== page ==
What else should I look at? Outlet condition (0 avg static pressure relative to reference)? Initial conditions (auto)? I got even more bizarre results when the initial condition is given the parabola profile as well.

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Old   February 21, 2015, 06:23
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Did you look at Bruno's post right back at the start? Are you SURE you have not defined slip walls?
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Old   February 21, 2015, 10:37
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I'm positive. Velocity at the wall is indeed 0, as you can see below.

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Old   February 21, 2015, 13:24
Default Works in Fluent!
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For what it's worth, Fluent solves the same case without trouble. The only thing that's different is the outlet is set to "outflow," an option that isn't available in CFX.

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Old   February 22, 2015, 00:49
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Pleas upload your output file and an image of your mesh.

This is a trivial simulation and CFX can model it fine. There will be a mistake on the setup which is causing this. The outlet boundary condition is not the problem, the effect happens a long way away from the outlet.
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Old   February 22, 2015, 10:29
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Okay, here there are. Your investigative effort is very much appreciated.

Output file.

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Old   February 22, 2015, 11:08
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Hi,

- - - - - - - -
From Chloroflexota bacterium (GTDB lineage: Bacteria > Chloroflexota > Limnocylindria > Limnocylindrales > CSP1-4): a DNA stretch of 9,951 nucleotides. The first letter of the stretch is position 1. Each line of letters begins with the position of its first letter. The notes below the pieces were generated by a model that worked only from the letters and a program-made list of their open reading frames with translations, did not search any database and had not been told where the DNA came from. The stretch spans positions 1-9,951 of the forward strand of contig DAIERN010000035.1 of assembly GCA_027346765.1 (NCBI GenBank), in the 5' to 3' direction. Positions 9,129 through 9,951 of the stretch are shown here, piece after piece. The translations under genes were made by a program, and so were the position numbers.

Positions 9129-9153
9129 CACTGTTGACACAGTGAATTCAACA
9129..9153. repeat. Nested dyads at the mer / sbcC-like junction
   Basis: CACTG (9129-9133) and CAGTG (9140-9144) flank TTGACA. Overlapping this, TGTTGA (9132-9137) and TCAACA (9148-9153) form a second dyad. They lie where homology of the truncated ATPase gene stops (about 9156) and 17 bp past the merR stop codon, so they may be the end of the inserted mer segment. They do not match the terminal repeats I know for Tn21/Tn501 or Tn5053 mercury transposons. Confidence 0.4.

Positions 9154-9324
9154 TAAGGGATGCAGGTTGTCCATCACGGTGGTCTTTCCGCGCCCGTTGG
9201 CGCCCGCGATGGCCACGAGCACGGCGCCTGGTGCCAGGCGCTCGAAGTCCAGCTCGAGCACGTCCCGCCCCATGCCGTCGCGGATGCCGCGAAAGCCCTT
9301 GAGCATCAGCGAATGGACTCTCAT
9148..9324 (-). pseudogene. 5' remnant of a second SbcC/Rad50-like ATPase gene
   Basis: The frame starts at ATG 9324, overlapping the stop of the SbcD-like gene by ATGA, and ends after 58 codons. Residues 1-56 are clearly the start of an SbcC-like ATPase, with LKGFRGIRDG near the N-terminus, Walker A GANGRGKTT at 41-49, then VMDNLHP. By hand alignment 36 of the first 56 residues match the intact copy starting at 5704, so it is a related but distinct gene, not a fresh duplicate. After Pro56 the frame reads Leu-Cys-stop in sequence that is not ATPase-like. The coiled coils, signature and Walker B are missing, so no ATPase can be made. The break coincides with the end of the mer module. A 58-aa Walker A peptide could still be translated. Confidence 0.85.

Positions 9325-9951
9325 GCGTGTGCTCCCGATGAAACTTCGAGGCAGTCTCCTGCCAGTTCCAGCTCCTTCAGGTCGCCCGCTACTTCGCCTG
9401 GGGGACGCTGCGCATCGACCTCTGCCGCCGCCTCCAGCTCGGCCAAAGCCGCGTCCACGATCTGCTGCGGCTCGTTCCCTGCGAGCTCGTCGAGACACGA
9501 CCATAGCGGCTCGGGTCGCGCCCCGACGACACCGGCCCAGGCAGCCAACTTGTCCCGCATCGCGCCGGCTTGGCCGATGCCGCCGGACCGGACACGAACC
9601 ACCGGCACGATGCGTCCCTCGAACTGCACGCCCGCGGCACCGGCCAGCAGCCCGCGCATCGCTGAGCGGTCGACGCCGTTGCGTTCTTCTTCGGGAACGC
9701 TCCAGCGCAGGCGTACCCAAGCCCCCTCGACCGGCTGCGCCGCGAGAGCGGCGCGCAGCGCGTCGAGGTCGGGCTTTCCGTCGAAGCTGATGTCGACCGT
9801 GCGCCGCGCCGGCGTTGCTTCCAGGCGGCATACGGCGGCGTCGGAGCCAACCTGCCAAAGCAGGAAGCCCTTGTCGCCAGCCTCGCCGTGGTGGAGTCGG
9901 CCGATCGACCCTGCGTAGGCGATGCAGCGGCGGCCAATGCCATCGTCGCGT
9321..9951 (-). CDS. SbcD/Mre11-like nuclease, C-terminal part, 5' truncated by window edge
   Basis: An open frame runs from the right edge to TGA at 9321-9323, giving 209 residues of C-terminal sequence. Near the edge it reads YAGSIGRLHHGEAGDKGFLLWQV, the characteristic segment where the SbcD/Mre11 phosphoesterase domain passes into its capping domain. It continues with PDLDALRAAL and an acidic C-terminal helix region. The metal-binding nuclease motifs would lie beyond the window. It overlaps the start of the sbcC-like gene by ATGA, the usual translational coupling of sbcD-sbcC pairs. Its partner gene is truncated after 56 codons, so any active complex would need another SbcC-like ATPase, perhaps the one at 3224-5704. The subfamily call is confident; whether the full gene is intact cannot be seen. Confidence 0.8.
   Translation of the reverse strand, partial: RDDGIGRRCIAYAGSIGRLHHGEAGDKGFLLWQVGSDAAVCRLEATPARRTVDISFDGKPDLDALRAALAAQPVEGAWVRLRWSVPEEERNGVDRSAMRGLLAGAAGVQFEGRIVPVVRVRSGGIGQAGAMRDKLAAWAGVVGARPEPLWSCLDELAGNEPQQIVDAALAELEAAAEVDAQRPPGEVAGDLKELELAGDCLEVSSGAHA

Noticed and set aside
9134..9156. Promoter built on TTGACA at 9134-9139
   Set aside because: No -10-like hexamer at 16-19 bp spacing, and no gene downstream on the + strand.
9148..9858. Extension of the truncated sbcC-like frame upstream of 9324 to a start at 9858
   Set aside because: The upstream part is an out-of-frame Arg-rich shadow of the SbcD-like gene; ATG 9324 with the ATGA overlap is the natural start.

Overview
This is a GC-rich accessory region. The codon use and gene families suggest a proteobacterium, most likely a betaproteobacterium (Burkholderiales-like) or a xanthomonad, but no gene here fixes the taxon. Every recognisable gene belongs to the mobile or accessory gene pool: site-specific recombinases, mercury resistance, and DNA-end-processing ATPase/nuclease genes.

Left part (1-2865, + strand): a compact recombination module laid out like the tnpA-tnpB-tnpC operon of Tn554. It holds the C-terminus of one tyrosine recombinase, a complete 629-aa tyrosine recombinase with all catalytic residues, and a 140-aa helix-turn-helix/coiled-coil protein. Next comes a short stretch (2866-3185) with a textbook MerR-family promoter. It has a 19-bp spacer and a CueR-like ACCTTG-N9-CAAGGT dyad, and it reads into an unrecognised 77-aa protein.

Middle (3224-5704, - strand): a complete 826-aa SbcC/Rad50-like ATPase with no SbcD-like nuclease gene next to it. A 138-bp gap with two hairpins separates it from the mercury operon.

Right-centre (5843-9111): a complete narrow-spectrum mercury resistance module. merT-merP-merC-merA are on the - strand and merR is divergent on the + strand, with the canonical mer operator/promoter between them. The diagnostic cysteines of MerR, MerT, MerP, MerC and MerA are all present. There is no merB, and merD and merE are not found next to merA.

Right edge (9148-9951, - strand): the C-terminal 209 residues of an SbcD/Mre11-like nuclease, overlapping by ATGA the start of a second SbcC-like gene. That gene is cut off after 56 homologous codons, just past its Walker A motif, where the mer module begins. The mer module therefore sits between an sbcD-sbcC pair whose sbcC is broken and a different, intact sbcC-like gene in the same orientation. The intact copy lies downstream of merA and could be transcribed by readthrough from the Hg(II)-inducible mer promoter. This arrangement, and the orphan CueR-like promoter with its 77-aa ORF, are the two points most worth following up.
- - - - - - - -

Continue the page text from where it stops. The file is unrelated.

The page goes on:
I'm not a CFX user (fluent user), but I think message n. 5 is the key.
When in fluent you set the outflow boundary condition you are imposing a zero diffusion flux and so a fully developed flow at exit (fluent doesn't care if this is true or not, it applyes your bc).
But are you sure you have a fully developed flow at inlet which preserves on exit?
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Old   February 22, 2015, 20:01
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I have set up a version of this myself and had a play. I am pretty sure I know what is going on now.

You are using a k-e turbulence model. This is a high Re turb model and not suitable for low Re applications. You will never get a parabolic velocity distribution with k-e. When I run my model with k-e turb model I get similar results to you where the parabolic inlet distribution quickly disappears.

Parabolic velocity distributions are a laminar flow thing so you will need to use a laminar flow model. When I use a laminar flow model I get the parabolic velocity distribution going the entire length of the domain as expected.

You might also consider turbulence models more suited to low Re flows such as SST. Its results are intermediate between the k-e and laminar models.

So this problem appears to be incorrect selection of turbulence model. It is nothing to do with the outlet boundary.
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Old   February 23, 2015, 17:14
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Many many thanks, Glenn. That was the problem.